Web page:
Delegates Deny Dues Relief to Merged Minn. Union
Education Minnesota broke the rules, and now it will have to pay.
By just 40 votes, out of more than 8,000 cast, delegates to the National Education Association's Representative Assembly here last week turned down a request from the nation's only merged state teachers' union affiliate for relief from paying full dues for all of its members for the past fiscal year.
The issue arose because the merger of Minnesota's NEA and American Federation of Teachers affiliates came before the NEA had time to draft guidelines for state-level mergers.
Delegates to last year's NEA convention soundly rejected national unity with the AFT, but directed their union to come up with a way to allow state affiliates to merge.
The association's board of directors produced such guidelines this past spring, and last week nearly 80 percent of the delegates here approved related bylaw changes that will govern state unification.
The proposed dues arrangement, Education Minnesota argued in making its request, would have allowed the merged affiliate to operate under the same conditions that will apply to any future state mergers.
Under the new bylaws, merged state affiliates will pay dues to the national organization in proportion to the number of members who belonged to the NEA.
But because Education Minnesota forged ahead with the merger last fall, it was required to pay full national dues for all of its members. The union has about 68,000 members, two-thirds of whom belonged to the NEA.
Because members only pay one set of national dues, Education Minnesota was short about $2.3 million--the amount of national dues its approximately 22,000 AFT members would have paid.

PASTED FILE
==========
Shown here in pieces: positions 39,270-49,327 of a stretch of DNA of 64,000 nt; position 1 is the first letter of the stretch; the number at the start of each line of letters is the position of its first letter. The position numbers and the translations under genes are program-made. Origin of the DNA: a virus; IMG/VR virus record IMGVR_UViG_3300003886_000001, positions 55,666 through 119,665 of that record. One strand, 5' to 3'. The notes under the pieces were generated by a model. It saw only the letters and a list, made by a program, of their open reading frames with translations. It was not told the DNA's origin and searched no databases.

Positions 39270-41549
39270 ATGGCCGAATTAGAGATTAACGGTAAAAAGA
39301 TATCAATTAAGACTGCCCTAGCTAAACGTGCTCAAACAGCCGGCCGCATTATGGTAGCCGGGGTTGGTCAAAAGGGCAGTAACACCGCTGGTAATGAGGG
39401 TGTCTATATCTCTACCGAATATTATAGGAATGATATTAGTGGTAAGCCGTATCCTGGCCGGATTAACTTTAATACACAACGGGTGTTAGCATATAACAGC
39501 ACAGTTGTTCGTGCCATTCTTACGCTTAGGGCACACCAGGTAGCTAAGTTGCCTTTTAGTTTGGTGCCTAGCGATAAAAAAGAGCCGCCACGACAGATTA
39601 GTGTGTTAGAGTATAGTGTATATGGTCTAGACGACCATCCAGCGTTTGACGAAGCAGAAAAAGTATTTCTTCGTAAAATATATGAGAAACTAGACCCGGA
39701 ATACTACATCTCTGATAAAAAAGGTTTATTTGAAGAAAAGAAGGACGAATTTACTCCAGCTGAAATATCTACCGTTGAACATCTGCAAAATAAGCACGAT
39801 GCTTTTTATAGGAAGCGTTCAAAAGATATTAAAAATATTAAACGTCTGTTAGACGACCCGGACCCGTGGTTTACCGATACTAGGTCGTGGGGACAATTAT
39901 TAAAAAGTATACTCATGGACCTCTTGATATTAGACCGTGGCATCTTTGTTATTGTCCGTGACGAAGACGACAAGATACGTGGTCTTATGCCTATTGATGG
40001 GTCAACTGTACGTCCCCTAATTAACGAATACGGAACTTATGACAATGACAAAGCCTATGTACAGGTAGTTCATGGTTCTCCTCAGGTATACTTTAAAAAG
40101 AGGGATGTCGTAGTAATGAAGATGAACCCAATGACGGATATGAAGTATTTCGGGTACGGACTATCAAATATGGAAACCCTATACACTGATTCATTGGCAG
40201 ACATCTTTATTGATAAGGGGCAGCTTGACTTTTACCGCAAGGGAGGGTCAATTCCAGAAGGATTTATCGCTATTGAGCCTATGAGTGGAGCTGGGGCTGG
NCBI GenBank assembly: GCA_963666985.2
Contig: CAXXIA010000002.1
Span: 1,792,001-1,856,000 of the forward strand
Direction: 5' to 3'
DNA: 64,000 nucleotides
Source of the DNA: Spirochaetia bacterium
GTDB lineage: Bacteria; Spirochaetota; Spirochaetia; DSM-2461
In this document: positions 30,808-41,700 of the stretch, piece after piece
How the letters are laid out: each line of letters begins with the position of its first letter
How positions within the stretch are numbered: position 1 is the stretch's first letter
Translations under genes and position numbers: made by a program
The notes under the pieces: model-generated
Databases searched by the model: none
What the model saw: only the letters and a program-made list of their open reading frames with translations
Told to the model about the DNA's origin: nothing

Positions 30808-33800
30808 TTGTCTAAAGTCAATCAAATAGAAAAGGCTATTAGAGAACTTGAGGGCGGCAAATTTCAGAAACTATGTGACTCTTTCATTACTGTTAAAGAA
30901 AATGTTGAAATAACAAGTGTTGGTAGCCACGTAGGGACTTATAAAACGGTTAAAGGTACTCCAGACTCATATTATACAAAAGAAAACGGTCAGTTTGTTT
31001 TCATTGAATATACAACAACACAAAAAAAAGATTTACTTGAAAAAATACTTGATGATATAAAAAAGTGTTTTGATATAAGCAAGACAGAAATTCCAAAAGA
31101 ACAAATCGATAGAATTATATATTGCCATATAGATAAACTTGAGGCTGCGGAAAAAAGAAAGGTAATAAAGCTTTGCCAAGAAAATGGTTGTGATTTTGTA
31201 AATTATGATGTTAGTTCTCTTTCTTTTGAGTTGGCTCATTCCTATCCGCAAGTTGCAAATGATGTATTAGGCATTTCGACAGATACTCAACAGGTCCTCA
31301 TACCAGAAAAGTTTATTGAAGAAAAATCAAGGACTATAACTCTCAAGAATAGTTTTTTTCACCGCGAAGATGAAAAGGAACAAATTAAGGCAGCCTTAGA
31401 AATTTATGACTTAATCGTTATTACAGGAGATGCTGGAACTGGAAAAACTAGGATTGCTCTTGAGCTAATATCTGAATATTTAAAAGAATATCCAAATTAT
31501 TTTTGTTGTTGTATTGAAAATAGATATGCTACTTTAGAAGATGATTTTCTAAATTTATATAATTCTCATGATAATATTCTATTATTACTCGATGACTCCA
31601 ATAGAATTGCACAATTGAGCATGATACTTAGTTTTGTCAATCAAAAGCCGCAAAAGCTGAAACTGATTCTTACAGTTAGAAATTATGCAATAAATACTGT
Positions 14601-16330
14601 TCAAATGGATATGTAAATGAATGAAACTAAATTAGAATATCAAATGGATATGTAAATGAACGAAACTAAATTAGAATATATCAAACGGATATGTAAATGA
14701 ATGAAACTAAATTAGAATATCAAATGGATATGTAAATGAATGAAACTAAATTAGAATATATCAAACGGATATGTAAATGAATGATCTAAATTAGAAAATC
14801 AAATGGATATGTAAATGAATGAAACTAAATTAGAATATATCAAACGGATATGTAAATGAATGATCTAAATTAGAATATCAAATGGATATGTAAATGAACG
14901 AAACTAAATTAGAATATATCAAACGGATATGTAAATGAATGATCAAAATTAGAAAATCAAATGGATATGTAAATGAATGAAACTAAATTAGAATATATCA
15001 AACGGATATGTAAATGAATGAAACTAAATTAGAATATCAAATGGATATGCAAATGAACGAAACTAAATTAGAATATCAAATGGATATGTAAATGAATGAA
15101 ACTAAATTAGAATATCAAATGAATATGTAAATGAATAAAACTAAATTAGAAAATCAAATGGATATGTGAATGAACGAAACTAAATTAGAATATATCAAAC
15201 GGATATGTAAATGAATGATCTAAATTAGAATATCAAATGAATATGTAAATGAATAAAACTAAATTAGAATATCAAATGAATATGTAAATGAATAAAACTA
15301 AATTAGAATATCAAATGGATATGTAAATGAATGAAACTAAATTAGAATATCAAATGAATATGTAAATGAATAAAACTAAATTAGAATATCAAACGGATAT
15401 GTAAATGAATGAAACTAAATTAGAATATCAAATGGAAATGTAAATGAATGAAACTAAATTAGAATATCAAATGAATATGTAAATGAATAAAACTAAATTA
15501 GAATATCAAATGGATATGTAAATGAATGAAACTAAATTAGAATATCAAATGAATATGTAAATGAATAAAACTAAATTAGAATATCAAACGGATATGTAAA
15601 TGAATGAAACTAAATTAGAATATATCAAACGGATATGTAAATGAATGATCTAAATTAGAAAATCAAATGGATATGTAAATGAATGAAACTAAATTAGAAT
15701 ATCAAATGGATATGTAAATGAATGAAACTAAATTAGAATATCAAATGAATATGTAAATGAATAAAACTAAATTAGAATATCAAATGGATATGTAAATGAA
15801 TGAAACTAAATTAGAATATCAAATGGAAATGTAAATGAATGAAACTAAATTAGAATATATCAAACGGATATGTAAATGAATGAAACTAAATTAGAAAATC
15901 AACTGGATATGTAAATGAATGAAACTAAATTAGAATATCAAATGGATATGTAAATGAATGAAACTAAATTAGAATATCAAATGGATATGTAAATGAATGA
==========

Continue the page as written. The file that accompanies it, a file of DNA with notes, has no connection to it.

As part of the arrangements made last fall for recognizing Education Minnesota, the NEA board of directors agreed to "loan" the union the money it owed for its extra members. ("Merged Unions in Minnesota Get Blessing of National Organizations," Oct. 21, 1998.)
The arrangement was only to be for 1998-99, to tide the new union over until the NEA could put in place guidelines for handling state-level mergers.
From the start, NEA officials hoped that delegates to the Representative Assembly would waive any requirement to repay the money.
But during a two-hour debate July 6, the last day of the convention, delegates balked at approving a policy that would have permitted the board of directors to waive the repayment.
The debate was split between speakers from Minnesota--joined by delegates from Florida and Montana, where the unions have voted to merge--and those from anti-merger states such as Illinois, Louisiana, and Michigan.
The final roll-call vote was 4,131 votes against and 4,091 in favor of forgiving the loan.
Judy Schaubach, a co-president of Education Minnesota, said she thought delegates were confused by the complex issue and unfamiliar with the ramifications of state-level mergers.
Seeking the waiver "was the right thing to do," she said. "It was complicated enough and difficult enough to explain, that the fact [the vote] was as close as it was is probably a positive sign."
The exact financial implications for the state union aren't yet clear, she said. Education Minnesota has promised not to raise members' dues as a result of the merger, and has already guaranteed staff jobs.
As an affiliate of the NEA, Education Minnesota is entitled to receive money from the national office to pay for staff members to help locals negotiate contracts. It also is entitled to legal services.
During the past school year, Ms. Schaubach said, Education Minnesota didn't claim those services for its expanded membership. That further complicates calculations of what the state affiliate owes the national office, but the amount likely would be reduced.
Bob Chase, the NEA president, said he was disappointed at the outcome. "I had anticipated that it would be close, but not this close," he said. "There was some feeling that Minnesota had jumped the gun and should be held responsible for what they had done."
Vol. 18, Issue 42, Page 12